Polycystic ovary syndrome (PCOS) is one of the most prevalent conditions facing the clinical endocrinologist, affecting 510% of all women. The condition is characterized in part, by clinical and / or biochemical androgen excess. Despite its prevalence, the molecular mechanisms that contribute to its pathogenesis remain relatively poorly understood. Whilst androgen excess forms part of the diagnostic criteria, the source of the androgen excess is unclear, and ovarian, adrenal and adipose tissue have all been implicated.
The 5α-reductases (5αR) are a series of enzymes that are able to activate testosterone to dihydrotestosterone and three separate isoforms have been identified. Type 1 (5αR1) is located in skin hair follicles and liver, whereas type 2 (5αR2) is highly expressed in the prostate in men, liver and urogenital epithelium. Both isoforms are expressed in the granulosa cells of the ovary. Recently, type 3 (5αR3) has been identified, although is pattern of expression and biological function remain to be determined. Importantly, in addition to activating androgens, these enzymes are also crucial in clearing and inactivating cortisol and this has been implicated in the pathogenesis of PCOS.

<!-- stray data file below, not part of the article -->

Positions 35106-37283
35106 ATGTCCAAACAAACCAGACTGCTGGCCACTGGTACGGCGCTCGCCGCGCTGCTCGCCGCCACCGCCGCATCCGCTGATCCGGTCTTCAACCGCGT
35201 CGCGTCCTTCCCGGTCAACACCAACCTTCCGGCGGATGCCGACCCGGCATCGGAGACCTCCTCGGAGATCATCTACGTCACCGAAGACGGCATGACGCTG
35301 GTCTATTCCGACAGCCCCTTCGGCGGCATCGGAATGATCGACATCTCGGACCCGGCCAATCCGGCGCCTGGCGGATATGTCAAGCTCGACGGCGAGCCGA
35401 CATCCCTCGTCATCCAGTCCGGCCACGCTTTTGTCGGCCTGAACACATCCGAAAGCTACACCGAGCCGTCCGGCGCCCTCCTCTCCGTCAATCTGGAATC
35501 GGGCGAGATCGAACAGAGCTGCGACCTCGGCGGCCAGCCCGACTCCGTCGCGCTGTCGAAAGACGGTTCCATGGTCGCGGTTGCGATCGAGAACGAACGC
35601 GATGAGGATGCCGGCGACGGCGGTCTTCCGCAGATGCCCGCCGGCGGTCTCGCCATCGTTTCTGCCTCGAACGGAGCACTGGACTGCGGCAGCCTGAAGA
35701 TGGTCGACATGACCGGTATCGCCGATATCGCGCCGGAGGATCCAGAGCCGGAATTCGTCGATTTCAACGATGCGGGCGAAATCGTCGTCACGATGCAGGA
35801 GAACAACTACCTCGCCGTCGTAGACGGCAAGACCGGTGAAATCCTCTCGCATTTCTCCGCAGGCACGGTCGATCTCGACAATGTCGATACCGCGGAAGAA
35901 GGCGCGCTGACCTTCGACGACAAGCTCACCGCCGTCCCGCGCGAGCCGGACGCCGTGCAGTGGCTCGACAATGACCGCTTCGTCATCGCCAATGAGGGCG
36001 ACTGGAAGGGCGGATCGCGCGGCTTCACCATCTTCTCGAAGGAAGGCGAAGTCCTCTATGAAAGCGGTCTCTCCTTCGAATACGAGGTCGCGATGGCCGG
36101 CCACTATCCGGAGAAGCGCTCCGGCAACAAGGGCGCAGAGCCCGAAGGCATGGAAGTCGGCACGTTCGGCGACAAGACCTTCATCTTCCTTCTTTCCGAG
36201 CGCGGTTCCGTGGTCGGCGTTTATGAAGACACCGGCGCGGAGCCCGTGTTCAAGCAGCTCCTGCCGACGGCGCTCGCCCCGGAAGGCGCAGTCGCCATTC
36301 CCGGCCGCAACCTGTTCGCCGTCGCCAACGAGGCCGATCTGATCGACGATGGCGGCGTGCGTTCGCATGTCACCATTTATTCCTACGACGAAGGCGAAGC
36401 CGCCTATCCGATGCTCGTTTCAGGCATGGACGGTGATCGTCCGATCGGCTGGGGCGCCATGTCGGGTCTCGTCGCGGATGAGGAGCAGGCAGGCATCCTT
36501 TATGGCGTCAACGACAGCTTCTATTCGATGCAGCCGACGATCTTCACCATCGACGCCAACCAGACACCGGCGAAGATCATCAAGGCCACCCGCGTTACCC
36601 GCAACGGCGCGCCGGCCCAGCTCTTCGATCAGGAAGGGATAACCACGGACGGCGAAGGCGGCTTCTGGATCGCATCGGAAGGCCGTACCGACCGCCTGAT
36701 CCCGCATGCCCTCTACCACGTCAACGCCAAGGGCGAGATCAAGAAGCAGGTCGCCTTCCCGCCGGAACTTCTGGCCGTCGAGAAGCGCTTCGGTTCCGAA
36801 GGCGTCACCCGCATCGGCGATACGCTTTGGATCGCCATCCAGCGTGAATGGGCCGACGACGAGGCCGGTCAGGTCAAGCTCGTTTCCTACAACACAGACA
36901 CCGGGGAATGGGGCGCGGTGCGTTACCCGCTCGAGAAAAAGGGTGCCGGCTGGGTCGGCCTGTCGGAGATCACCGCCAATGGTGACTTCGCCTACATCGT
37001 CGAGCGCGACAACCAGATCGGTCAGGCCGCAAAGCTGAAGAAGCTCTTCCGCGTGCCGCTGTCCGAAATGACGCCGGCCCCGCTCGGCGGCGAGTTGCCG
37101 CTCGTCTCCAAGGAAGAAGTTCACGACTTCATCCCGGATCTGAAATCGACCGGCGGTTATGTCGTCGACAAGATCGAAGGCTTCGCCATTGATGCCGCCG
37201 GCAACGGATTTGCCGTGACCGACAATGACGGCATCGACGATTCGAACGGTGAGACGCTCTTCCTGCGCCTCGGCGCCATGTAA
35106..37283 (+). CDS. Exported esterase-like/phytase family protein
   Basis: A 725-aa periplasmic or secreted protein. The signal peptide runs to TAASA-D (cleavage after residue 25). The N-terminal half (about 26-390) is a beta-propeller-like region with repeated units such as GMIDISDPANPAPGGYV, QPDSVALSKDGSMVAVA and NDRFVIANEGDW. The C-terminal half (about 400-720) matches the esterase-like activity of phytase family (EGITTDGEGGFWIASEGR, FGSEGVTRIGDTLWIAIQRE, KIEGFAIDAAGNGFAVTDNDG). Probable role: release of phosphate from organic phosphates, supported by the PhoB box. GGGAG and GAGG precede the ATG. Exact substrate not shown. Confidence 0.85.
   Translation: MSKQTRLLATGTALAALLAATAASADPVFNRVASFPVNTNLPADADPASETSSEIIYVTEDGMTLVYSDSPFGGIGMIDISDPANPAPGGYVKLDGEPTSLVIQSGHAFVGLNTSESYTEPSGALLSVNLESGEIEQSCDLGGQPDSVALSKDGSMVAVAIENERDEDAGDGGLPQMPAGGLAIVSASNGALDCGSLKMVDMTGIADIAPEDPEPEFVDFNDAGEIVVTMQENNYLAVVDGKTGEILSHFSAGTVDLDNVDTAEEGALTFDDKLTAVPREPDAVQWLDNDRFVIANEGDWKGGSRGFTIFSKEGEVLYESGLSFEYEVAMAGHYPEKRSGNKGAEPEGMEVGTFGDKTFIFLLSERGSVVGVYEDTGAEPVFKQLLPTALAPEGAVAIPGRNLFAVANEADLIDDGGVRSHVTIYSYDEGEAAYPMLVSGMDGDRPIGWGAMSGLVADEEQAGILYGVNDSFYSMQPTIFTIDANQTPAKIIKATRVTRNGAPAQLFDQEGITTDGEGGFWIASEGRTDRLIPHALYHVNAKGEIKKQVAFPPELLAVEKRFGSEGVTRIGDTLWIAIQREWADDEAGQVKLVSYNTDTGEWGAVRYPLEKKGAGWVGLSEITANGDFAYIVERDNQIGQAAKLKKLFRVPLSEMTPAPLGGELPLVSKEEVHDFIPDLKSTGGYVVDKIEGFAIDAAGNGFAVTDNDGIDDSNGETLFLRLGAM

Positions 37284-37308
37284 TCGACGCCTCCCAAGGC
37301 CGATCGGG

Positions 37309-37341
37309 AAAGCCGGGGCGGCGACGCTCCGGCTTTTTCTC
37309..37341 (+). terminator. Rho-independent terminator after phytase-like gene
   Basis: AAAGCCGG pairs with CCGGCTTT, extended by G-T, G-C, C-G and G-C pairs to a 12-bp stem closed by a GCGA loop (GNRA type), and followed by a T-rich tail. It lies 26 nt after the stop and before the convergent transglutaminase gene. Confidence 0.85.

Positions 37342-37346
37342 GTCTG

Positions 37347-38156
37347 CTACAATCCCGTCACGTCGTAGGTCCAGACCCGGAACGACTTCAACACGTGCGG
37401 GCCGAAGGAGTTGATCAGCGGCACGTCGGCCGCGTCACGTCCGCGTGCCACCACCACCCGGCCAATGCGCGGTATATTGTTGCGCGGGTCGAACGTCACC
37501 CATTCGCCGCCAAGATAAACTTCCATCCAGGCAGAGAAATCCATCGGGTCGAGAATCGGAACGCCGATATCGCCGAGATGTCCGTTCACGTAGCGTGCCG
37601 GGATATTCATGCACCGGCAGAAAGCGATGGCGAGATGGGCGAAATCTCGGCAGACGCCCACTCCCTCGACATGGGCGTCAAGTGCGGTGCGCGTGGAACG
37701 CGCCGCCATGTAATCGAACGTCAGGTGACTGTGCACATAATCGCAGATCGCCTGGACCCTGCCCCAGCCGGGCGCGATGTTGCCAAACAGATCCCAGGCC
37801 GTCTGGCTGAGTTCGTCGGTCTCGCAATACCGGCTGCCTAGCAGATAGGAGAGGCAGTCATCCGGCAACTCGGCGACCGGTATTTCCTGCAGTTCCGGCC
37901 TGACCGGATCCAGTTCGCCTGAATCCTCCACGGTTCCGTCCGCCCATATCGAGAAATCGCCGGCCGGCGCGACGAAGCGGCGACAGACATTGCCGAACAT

5αR activity is increased in patients with PCOS compared with BMI-matched controls indicative of enhanced androgen activation. Furthermore, 5αR inhibitors including Finasteride (selective 5αR2 inhibitor) have been shown to be efficacious in treating symptomatic hyperandrogenism. Finally, increased 5αR activity has also been linked to the metabolic phenotype associated with PCOS, in particular, insulin resistance and obesity. Whilst it is possible that this observation may relate solely to the generation of potent androgens, the contribution of enhanced glucocorticoid clearance to the metabolic phenotype needs to be considered.